One of the most important lessons I’ve learned during my grant writing career came during a cold call with a foundation grant officer. At the end of the conversation he thanked me for calling and told me he wished he received more calls from grant seekers. At that point I realized a foundation’s role is to help non-profits serve the community. If an organization is a good match for a foundation, that organization is doing the foundation a favor by reaching out to them. Initiating a relationship with grant-making organizations before applying for a grant can be advantageous. It can all start with a simple phone call.
First Phone Call
Making that first call to a foundation can feel daunting. The truth is many grant officers consider it their job to get to know non-profit staff and would welcome the call. Interacting with applicants helps the foundation make informed funding decisions. Before calling be prepared and do your research. Fully vet each foundation online to verify they fund in your geographic area and fund the type of program you are proposing. Then prepare two or three questions aimed at learning more about their funding cycle and funding guidelines. I will delve deeper into foundation research in a future Grant Helpers blog, with some more in-depth tips on foundation prospecting.
In addition to gathering information about the foundation, have a brief description of your organization ready. This is the well-known “90-second elevator pitch”—it can be delivered between floors on an elevator. Center the pitch on how your program will help the foundation achieve its mission. I like to pepper my elevator speech with quantifiable program outcomes. Grant-makers are increasingly focused on verifiable outcomes when making funding decisions.
Here are some approaches to keep in mind for the first call:
- The purpose of the call is to discover if your program is a good fit for the foundation. Learn as much as possible about the organization. Ask for their questions about your organization and its programs.
- Start the conversation by asking thoughtful, open-ended questions. Listen more than talk. Grant officers will be more forthcoming if their concerns are understood.
- End the call by arranging the next step in your ongoing communication. Consider extending an invitation to visit your program.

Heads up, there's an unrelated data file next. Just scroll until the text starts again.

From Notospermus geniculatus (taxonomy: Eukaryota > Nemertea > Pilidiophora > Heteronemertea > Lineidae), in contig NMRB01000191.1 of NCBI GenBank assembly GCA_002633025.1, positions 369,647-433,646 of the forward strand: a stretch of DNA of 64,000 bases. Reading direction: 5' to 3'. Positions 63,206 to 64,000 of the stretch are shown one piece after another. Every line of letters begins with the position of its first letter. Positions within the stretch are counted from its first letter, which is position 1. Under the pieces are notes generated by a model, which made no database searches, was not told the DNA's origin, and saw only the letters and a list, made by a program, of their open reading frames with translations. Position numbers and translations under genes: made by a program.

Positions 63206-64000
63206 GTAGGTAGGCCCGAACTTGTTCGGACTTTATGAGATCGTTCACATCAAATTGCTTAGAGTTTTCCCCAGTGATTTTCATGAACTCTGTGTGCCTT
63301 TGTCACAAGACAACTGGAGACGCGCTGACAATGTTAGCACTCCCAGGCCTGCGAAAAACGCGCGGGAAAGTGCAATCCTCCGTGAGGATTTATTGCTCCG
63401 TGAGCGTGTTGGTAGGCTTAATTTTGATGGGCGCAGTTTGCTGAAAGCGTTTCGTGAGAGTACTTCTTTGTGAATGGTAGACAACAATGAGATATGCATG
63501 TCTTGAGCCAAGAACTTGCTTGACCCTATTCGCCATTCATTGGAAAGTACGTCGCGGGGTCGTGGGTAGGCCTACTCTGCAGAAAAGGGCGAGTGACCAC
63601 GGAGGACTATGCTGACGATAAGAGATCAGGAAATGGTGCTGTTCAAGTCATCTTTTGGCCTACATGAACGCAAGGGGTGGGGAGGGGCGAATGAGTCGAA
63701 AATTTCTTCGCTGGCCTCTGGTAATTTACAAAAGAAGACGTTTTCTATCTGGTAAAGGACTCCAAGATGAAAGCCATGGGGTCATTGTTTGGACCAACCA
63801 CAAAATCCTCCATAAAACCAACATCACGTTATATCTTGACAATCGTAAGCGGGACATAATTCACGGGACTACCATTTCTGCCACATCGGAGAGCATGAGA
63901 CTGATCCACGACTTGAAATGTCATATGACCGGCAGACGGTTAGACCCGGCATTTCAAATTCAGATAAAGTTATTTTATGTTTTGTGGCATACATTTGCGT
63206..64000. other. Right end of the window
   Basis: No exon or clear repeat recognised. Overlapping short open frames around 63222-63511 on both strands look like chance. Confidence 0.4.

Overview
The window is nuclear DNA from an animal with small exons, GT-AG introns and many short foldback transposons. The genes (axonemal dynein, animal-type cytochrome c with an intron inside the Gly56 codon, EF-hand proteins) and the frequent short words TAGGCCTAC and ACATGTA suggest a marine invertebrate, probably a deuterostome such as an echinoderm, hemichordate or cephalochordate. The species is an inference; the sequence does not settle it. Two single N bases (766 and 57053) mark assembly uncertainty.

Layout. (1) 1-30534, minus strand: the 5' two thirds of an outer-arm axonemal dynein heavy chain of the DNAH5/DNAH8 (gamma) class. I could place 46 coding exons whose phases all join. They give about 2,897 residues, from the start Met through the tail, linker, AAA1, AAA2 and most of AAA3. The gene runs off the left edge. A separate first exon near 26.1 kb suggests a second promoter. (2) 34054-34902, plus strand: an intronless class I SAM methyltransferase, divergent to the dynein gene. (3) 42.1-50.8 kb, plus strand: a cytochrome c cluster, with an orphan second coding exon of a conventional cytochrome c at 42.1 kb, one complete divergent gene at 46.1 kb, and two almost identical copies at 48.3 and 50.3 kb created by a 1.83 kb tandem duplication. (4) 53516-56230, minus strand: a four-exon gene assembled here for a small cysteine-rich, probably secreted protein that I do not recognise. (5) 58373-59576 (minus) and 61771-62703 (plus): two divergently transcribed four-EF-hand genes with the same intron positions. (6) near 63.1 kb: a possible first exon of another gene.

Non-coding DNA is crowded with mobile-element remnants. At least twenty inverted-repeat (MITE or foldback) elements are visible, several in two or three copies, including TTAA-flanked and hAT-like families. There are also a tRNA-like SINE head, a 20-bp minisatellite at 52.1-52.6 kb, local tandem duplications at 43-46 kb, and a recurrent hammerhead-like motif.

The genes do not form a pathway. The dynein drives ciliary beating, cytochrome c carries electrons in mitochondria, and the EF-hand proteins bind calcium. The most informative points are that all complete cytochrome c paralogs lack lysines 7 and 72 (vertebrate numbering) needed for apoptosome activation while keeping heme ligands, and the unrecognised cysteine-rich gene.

Remember, even if a relationship with a foundation ends with the first call, you are no worse off than before the call. On the plus side, a warm response will place you on the track to submitting a successful grant application.
A typical response to a declined proposal is to give up, to search elsewhere. But quite often a rejection is one step toward eventual grant funding. How you respond is key. It is a good idea to call the foundation after not getting a grant. The purpose of the call is twofold: 1) to improve your proposal so it has a better chance of funding in the future, and 2) to solidify your relationship with the grant officer. When exploring the cause of the denial, ask for specific reasons. Here are some example questions you might ask, in your own words:
- How could the proposal have been improved?
- Would it be acceptable to apply again?
- What are the next steps?
- Are there other foundations the grant officer would recommend approaching?
It’s beneficial to remain in touch with the grant officer regardless of whether you will be applying again. Even if a denial won’t lead to funding for one agency, it’s still an opportunity to expand your network of foundation contacts. The grant officer may become a valuable resource for you. I once kept in touch with a grant officer who rejected one of my proposals, and later changed jobs. IN his new position he invited me to apply for a grant at the new foundation, and that application was accepted. There was an excellent quote on the Donors Forum website that sums it up well, “A decline is just one moment in the life with a prospect - it's neither the beginning nor the end.
For insight on communication and grant management after being awarded to build and leverage relationships for more funding, see the blog on Grant Stewardship.
Effective communication is vital to building a positive foundation relationship and requires being thorough and organized, communicating regularly, and being persistent.
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